Anything is Possible by Elizabeth Strout
“… The characters in Anything Is Possible are shaped and sometimes haunted by their past, or trapped by the difficulties of present relationships and their inability to say how they feel…Strout is the opposite of a literary show-off: her writing has no ego and the sentences she creates are to serve the characters, rather than the author”.
— Elizabeth Day for The Guardian newspaper
Ok, I know I have written a review on a book by Elizabeth Strout previously (click here for Olive Kitteridge review), but I feel I have been a little restrained in not writing about Anything is Possible, Stouts latest release after My Name is Lucy Barton. This novel is, to me, just another example of the author’s brilliant writing – and I loved it! Possibly more than Lucy Barton, but definitely up there with Olive.
Anything is Possible is a sort of continuation of the story of Lucy Barton. Although not a necessity to read prior to this one, it continues the story from a different perspective. In Lucy Barton, protagonist Lucy is an author in New York. She is ill and spending a week in hospital with her estranged mother. This time spent with her mother brings back long and distant memories of her childhood spent in the small town of Amgash, Illinois. The hardship that they endured in their poverty, the abuse, their neighbours, those people that were kind, and those that weren’t.
All these people were alluded to in Lucy Barton, but in Strouts latest novel book Anything is Possible the author brings to the reader these characters and their stories. It is sort of like a collection of short stories, but they are all held together in the book by their connection to Lucy. Her sister (bitter and resentful) and brother, the janitor at her local school who is nothing but goodness, a war veteran battling his demons, a lonely but caring woman searching for happiness, neighbours and others who remembered Lucy at school, but did not leave town or move on. So many different characters and each one with their own complex issues, and their own memories of and love/hate of Lucy Barton. When Lucy does appear in the book, she appears wanting to return home but then feeling like an outsider and unable to cope with all the memories the visit brings.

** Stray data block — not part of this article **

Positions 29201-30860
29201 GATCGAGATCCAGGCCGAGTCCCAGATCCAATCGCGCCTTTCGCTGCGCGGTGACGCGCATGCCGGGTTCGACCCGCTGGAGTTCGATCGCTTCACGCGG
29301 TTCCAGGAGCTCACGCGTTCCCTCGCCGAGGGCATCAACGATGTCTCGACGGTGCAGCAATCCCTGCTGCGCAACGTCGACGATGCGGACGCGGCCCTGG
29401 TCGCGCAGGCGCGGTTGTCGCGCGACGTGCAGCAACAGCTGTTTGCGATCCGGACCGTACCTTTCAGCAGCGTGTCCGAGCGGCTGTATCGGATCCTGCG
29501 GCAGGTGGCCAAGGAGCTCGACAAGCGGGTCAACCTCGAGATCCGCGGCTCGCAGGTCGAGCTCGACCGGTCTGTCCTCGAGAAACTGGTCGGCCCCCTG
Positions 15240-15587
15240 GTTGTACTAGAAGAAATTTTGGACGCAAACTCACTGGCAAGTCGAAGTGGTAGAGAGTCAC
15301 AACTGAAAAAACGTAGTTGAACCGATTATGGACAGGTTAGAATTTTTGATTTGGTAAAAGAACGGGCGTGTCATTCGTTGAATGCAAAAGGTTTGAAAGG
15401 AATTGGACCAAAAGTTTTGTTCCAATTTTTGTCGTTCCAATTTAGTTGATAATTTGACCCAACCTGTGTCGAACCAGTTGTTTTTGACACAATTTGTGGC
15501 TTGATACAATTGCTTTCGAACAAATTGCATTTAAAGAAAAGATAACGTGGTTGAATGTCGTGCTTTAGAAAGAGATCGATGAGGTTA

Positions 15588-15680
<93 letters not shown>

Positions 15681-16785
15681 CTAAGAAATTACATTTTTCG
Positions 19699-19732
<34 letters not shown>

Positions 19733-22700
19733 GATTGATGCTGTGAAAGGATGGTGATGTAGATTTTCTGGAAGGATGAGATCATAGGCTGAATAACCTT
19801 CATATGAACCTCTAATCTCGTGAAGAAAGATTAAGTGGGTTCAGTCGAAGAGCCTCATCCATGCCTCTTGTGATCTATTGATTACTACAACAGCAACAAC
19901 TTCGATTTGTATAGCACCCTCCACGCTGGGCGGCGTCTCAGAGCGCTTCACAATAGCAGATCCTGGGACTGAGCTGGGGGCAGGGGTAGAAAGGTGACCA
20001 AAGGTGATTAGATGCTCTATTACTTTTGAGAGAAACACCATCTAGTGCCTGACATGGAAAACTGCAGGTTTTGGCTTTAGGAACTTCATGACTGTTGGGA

In this short book I found so much to enjoy and savour and her insights into human behaviour and their actions are an enlightenment to me. So I shall continue to review and read her books. No. 1 fan.
Reviewed by Kathy Sale
My Name is Lucy Barton
Reviewed by Erika Samonte